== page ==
Transylvania County’s love affair with music
By F. B. ROBINSON
Brevard, North Carolina has an enduring love affair with live music. Long before Brevard Music Center opened its campus in 1944, the sounds of mostly-stringed instruments echoed from surrounding hillsides and across the valley floor. The music brought people together and provided joy and solace. The tunes have evolved, but the essence of the live performance has not. If you haven’t experienced this lively scene, I highly recommend putting it on your list of must-do’s.
Recently, I sat down with four local musicians who represent a combined eight decades of playing live gigs. I asked each about their experiences and what motivates them to keep showing up. Their answers will give you insights into what makes this music so magic.
Lynn Goldsmith & The Jeter Mountain Band
I caught up with Lynn Goldsmith, along with her good friend and sound engineer, Donna White, at the Black Bear Coffee shop in Hendersonville, NC. Lynn and her group, The Jeter Mountain Band, had just played for about one hundred residents at the Mills River Life Enrichment Center. Lynn can trace her musicianship back at least three generations. Lynn remembered, as a small child, watching The Arthur Smith Show with her parents and told me of a picture of her grandfather standing on the beach in Charleston, SC with his banjo after playing a show there with his brothers. Music has always been part of her life.
Lynn began playing solo in 2008 at The Wickwire Gallery in Hendersonville. After a few years, and brief stints with a couple of bands, she was approached to front The Jeter Mountain Band. The band’s original members have moved on, but the current lineup has stayed consistent for the last eleven years. Ask any experienced musician, and they will tell you that is an impressive achievement. Even more impressive, after a decade of playing concerts and street dances, Lynn Goldsmith and The Jeter Mountain Band have earned such a reputation that they no longer actively market themselves to stay busy. “People have either seen us or heard about us, and they reach out to me,” Lynn told me.
Today, Lynn’s influences range from bluegrass to James Taylor, from Credence Clearwater Revival to Adele. Lynn also composes original music for herself and the band. When I asked what keeps her motivated to play, her response was quick and concise. “I love the music. I love to play—and I love seeing people having a good time.”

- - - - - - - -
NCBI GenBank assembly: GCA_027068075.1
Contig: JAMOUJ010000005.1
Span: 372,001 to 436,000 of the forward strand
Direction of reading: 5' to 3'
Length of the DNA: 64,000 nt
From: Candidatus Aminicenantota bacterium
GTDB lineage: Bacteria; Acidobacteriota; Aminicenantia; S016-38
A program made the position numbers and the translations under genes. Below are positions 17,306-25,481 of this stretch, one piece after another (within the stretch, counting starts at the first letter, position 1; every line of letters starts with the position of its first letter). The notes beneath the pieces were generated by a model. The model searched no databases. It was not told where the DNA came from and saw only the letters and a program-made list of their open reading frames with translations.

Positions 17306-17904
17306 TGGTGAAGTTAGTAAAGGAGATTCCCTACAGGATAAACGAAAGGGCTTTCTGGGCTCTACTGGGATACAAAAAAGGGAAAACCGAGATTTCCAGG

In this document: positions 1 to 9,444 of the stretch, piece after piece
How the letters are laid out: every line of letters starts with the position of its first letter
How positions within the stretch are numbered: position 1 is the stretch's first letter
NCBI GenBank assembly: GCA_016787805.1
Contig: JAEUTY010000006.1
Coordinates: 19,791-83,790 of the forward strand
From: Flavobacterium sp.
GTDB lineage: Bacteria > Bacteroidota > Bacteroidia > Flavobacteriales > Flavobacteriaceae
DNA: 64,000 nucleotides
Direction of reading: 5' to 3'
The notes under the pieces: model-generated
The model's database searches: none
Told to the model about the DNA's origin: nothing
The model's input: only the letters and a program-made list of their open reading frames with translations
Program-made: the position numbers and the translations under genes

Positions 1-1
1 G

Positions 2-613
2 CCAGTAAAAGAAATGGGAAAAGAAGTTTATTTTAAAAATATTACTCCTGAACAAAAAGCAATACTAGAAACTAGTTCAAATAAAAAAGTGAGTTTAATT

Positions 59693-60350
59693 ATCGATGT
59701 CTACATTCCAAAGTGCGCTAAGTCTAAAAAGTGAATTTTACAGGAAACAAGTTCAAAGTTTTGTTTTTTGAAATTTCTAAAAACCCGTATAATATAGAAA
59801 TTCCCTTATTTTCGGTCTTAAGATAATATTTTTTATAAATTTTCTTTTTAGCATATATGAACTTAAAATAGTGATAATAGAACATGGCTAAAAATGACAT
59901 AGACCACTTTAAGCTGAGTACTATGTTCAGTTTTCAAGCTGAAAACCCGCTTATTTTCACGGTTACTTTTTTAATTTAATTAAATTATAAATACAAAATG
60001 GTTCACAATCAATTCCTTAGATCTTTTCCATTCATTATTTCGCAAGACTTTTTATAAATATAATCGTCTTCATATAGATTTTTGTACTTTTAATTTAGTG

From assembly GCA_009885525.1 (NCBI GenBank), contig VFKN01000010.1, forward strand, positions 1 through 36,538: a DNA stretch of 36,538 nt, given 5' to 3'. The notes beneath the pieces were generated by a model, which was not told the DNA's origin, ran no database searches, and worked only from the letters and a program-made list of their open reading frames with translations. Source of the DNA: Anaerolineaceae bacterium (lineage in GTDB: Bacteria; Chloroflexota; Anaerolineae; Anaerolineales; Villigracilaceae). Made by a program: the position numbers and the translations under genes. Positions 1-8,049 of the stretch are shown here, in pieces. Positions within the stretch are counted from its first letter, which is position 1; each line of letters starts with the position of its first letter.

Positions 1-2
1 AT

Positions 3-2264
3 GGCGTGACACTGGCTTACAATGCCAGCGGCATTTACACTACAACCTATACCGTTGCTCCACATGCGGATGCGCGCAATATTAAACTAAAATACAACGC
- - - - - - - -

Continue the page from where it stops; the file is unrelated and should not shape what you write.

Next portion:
If you would like to get in touch with Lynn, see the band’s upcoming schedule, or find out about their newest CD, follow them on Facebook, or go to her website at www.lgoldsmithjmb.com.
I sat down with Cody Siniard at Sunrise Café in Brevard. Cody is a singer/songwriter who performs as Cody Hale, Hale being a tribute to his late grandfather. On that particular morning, as folks chatted at cozy tables and numbers for breakfast orders were being shouted, Cody was eager to talk about his new CD, 100 miles to Nashville, a collection comprised exclusively of his original songs. The album was scheduled to drop July 28, and Cody told me it was doing well in the pre-order market.
Cody began performing solo in the area in 2012, and three years later formed the band, Cody and Dem Boys. The group hustled for any and all gigs, playing tiny venues all the way to Harrah’s Cherokee Casino. As is often the case, life began pulling band members in different directions, and Cody returned to solo performances. He also began to give more focus to the songwriting aspect of his career.
“You can tell the difference between someone who is just up there to perform and a singer/songwriter who gets lost in their song. That’s why I do it. I have something to say, and I want people to hear it.”
Along the way, there are always dues to pay. Cody reminisced about earlier shows where he was discouraged from playing his original material. He chuckled and said, “When I wanted to sneak in one I wrote, I would just tell the crowd ‘Here’s an old Bob Dylan tune I thought you might like.’” I asked about his worst gig. “I played a place near Lake Toxaway. I was told to set up in a loft. I couldn’t see anyone, and no one could see me. I spent the whole time staring at a little triangle of wall. Weirdest gig I ever played.” On another occasion he described driving to Morganton. It was a new establishment, and they hadn’t advertised the show. Cody and his wife, Jonlyn, played three hours to the bartender.